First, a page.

Portraits of Wildflowers

Perspectives on Nature Photography

Texas toadflax in Bastrop

with 9 comments

Toadflax Flowers and Buds by Burned Trees 0985

Click for better clarity.

Even in April of 2012, just half a year after the Bastrop County Complex Fire, I found wildflowers coming up again in their usual way. On March 4th of this year I returned for the first time since then, as you saw in the previous two posts. This latest trip was a month earlier in the spring, so there was less new growth than on the last visit, but among the burned ruins of the forest I still found wildflowers coming up. Shown here is one of them, Nuttallanthus texanus. People call it Texas toadflax—what it has to do with toads is anybody’s guess—but it grows in various places in the United States, not just Texas, as you can confirm on the state-clickable USDA map; it also grows in parts of Canada and Mexico.

© 2013 Steven Schwartzman

Written by Steve Schwartzman

March 22, 2013 at 6:12 AM

9 Responses

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  1. Steve,

    I just recently discovered your “Portraits of Wildflowers”, and it is most timely.  Many of your recent posts have been of McKinney State Falls and now Bastrop.  I visit both places often on nature walks…love your photos and informational quips.

    keep ’em coming!!!  Esther

    Esther Wilson

    March 22, 2013 at 6:33 AM

    • A-coming they will be, Esther, including some more pictures from Bastrop, a few from a return visit to McKinney Falls State Park, and quips aplenty. I appreciate your enthusiasm.

      Steve Schwartzman

      March 22, 2013 at 6:52 AM

  2. It looks so much like the European Toadflax, or Flaxweed (Linaria vulgaris), I wonder if immigrants applied the old name to a new plant, with a nod to Texas in the process. In any event, here’s one explanation of how the toads got involved:

    “The Toadflax… belongs to the scrofula-curing order of plants, getting its name from linum, flax, and being termed “toad” by a mistaken translation of its Latin title Bubonio, this having been wrongly read bufonio –belonging to a toad — or because having a flower (as the Snapdragon) like a toad’s mouth: whereas “bubonio” means “useful for the groins.”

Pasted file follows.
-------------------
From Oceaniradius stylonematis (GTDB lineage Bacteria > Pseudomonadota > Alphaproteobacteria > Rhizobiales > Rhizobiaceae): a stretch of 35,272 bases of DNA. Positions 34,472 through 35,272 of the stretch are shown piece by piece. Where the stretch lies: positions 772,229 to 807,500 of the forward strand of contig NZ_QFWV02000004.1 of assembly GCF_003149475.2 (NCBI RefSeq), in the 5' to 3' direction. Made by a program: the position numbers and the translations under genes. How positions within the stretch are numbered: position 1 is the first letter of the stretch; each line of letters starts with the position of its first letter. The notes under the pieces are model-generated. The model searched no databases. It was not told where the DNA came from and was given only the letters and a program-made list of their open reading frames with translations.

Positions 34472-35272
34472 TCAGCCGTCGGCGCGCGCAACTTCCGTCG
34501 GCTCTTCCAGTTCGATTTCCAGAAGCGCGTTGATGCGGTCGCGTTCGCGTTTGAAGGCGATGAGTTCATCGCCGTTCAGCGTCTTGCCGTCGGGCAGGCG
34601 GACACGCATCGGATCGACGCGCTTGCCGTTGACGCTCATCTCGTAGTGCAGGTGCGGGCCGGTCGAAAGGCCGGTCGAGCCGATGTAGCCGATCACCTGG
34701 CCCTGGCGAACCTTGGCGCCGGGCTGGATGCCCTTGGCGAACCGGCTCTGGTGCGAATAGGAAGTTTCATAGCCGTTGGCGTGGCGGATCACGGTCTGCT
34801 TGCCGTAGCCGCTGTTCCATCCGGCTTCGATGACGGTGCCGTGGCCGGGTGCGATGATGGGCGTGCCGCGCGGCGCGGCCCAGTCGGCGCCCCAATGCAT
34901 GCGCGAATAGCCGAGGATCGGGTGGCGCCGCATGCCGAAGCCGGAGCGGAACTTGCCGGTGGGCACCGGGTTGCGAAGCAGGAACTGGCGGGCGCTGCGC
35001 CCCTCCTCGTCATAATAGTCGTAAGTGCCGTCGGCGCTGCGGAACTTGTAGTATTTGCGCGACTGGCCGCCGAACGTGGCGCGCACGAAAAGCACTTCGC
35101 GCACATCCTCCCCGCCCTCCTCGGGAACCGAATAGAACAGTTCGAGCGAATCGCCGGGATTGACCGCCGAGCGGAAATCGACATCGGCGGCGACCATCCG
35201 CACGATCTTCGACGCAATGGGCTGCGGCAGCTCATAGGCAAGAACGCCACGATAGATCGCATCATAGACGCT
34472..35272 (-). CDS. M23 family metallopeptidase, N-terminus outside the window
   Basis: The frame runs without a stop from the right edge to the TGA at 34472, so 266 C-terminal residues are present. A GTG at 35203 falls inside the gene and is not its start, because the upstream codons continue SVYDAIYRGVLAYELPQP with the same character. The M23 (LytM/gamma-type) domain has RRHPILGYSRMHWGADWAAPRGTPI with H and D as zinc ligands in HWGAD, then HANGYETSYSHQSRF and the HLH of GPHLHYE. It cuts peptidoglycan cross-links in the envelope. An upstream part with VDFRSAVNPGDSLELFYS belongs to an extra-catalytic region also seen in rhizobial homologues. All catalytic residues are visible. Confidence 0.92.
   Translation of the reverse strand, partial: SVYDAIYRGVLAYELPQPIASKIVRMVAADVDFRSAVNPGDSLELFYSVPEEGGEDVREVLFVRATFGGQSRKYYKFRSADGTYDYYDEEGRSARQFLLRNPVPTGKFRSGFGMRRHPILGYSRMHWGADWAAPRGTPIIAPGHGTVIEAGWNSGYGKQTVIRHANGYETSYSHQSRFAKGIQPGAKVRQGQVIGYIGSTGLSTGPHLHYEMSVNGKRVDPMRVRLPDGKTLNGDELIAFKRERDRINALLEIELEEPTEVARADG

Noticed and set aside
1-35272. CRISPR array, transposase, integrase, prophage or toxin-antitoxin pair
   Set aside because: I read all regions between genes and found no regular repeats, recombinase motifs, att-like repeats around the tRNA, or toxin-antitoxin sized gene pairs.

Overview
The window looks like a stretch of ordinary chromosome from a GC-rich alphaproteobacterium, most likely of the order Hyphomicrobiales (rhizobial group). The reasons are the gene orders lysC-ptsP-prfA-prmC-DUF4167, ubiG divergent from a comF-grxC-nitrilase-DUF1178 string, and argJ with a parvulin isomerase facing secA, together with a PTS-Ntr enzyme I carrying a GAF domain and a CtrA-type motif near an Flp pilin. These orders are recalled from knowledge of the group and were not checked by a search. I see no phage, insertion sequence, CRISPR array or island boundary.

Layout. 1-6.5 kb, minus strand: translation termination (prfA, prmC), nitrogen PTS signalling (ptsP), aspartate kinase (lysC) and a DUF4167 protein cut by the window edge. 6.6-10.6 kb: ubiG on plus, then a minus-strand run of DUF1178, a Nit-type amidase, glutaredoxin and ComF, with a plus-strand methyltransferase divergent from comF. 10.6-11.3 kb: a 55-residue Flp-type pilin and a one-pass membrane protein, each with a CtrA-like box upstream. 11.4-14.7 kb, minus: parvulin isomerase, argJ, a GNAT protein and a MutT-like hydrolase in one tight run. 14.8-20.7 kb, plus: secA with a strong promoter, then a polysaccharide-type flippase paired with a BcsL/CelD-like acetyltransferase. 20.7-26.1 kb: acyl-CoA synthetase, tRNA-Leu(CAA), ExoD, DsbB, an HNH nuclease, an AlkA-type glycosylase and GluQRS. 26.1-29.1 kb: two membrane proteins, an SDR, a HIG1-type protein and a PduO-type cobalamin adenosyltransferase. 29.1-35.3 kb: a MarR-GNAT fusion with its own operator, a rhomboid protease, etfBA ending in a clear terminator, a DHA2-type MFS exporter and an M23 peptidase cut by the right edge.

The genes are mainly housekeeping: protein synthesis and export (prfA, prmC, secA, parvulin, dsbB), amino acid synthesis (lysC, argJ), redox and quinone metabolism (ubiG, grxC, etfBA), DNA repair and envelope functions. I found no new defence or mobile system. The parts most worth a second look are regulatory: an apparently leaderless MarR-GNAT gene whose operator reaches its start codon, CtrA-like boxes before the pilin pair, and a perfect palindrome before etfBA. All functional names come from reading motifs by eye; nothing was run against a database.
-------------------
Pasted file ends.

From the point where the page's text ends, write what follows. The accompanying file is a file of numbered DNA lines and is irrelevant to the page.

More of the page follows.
March 22, 2013 at 7:35 PM

    • Thanks for pointing out that the New World toadflax was named after the old. The explanation of the popular name based on a misreading is plausible; such things have been documented with other words. I’ll see if I can find out more.

      Steve Schwartzman

      March 22, 2013 at 10:04 PM

  3. Pretty blossoms! I’m always impressed by how quickly wildflowers return to a burned area. That creates some interesting contrasts.


    March 22, 2013 at 11:01 PM

    • It certainly does, and I’ve fortunately been able to document those contrasts two springs in a row.

      Steve Schwartzman

      March 23, 2013 at 4:29 AM

  4. I remember the first time I saw a hill prairie the spring after a prescribed burn went through. It was simply breathtaking. Fire had been suppressed for upwards of 50 years, but the seeds were there, waiting their chance all that time. Since then we have learned a lot about how many of our native plants have co-evolved with fire. That’s here; is it the same in Texas?


    March 26, 2013 at 1:36 PM

    • Yes, it’s the same here. One reason for the dense stands of Ashe juniper trees and prickly pear cacti in central Texas is the long-term suppression of fire. Conservationists sometimes carry out prescribed burns to eliminate invasive species, both alien and native.

      Unfortunately the Bastrop fire was of such scale and duration that it did a lot more harm than good.

      Steve Schwartzman

      March 26, 2013 at 1:55 PM

  5. […] members of the Scrophulariaceae, or figwort family, that you’ve seen here include Texas toadflax, prairie agalinis, cenizo, and—perhaps best known of all—Indian […]

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